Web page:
Moody's has an A2 stable rating on Boeing. Although lithium-ion battery issues have grounded the world's 787 fleet as regulators investigate recent problems, Moody's analyst Russell Solomon said he doesn't foresee a credit problem as long as planes are flying again by mid-year.
"I don't see much of an impact in a three-month time frame," Solomon said, in an interview. "But out six months, the company would be burning more cash, eating into its liquidity cushion, reputational issues would come to the forefront, and we would get more nervous.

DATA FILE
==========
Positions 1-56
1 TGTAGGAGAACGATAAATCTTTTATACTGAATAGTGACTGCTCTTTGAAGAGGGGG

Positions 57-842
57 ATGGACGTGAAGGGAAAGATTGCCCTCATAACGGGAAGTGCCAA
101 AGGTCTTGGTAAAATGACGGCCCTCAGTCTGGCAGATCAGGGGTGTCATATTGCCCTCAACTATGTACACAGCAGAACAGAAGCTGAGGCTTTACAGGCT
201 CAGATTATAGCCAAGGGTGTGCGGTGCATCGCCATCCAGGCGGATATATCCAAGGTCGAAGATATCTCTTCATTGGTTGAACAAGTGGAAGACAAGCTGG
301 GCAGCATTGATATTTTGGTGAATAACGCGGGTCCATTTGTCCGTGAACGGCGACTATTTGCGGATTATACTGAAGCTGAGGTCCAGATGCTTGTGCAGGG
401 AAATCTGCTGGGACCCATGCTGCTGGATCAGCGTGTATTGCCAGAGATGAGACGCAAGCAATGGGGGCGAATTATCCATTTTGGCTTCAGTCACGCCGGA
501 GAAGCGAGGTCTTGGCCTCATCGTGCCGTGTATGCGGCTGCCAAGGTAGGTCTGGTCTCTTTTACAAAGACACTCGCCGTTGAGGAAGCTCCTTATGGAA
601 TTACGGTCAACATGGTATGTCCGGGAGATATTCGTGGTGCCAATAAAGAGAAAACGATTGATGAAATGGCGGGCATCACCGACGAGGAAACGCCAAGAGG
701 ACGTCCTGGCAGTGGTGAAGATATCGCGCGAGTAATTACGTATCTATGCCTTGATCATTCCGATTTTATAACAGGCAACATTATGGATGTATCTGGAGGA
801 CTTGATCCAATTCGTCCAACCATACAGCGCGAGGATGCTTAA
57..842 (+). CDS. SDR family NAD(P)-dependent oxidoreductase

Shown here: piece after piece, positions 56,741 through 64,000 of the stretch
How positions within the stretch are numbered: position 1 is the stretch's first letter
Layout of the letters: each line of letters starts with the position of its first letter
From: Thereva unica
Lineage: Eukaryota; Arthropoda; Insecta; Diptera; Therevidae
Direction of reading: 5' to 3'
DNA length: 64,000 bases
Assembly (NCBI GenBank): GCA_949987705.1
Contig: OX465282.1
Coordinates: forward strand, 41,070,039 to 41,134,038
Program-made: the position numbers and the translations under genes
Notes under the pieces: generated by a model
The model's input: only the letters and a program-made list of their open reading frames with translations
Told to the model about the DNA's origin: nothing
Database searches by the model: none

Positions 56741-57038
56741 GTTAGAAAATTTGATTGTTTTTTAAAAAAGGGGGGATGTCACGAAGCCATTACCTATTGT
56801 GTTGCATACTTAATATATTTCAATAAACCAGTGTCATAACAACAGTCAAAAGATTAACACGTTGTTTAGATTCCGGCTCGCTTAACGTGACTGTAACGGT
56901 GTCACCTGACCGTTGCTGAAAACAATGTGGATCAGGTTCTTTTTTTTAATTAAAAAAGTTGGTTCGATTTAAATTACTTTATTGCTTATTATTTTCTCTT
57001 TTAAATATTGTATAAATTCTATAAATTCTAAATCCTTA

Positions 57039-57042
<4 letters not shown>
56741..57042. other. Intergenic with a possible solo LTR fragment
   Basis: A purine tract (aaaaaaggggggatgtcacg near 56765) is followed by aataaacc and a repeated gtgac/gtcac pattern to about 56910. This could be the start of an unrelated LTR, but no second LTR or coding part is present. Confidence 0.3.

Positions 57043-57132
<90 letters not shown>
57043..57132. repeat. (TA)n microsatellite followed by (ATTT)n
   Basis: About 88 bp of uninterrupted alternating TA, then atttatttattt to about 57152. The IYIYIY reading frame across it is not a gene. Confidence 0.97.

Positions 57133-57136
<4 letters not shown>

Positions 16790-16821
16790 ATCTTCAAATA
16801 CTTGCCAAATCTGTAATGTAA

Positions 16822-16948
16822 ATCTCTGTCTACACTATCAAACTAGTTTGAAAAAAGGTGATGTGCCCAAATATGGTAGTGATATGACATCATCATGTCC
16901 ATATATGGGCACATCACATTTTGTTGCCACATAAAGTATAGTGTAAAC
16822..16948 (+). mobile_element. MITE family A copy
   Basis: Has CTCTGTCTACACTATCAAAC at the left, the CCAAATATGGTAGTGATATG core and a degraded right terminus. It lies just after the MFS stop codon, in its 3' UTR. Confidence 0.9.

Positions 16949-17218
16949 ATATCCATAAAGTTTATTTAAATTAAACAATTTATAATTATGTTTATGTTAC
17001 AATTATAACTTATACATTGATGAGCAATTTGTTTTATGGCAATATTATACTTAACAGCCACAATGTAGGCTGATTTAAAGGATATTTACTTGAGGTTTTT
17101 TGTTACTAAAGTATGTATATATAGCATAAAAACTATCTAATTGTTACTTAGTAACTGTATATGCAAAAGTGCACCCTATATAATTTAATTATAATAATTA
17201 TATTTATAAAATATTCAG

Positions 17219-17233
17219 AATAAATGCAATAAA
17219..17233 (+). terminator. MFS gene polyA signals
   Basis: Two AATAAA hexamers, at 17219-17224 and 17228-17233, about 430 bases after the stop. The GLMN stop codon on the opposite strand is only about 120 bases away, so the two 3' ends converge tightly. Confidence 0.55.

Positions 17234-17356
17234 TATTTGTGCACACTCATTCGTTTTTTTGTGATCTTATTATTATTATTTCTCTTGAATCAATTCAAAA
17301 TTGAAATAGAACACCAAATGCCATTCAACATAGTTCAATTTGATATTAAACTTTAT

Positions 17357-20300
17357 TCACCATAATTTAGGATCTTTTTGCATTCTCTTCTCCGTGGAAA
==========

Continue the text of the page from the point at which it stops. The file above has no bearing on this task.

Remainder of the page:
"If we did anything beyond that time frame, we might look to a shift towards a negative outlook if we thought it was going to be more expensive than we first thought," he said.Japanese carrier All Nippon Airways , the biggest 787 customer with 17 of the 50 jets delivered in its fleet, said Thursday that it has so far lost about $15 million in revenue by cancelling 459 flights this month. It said it will negotiate with Boeing for damages. United (UAL), the only U.S. 787 customer, flies six 787s and has not disclosed the financial impact of grounding them. Said Solomon, "It is a closely guarded secret who is on the hook" for airline losses. "It could be one of the suppliers, if they find negligence of any kind," he said. As far as Boeing's total loss for the 787 grounding, he said, "I don't think anybody thinks it is going to be billions, but it will be more than tens of millions and could ramp up to hundreds of millions." In general, however, the 787 battery issues affect equity, not debt. "Much of the 787 story is future growth, so it has more of an equity impact than a credit impact," Solomon said. In late morning trading Thursday, Boeing shares were down 59 cents to $74. UBS analyst David Straus, who has a neutral rating on Boeing, said in a report issued Thursday that "our updated learning curve analysis continues to indicate that 787 costs are not declining rapidly enough for Boeing to be able to hit its target for breakeven 787 cash flow by early 2015. "Instead, at Boeing's current pace of cost improvement, we see the 787 cash burn worsening from $5 billion in 2012 to $6 billion a year in 2013-2014," said Strauss, who has a $72 price target.
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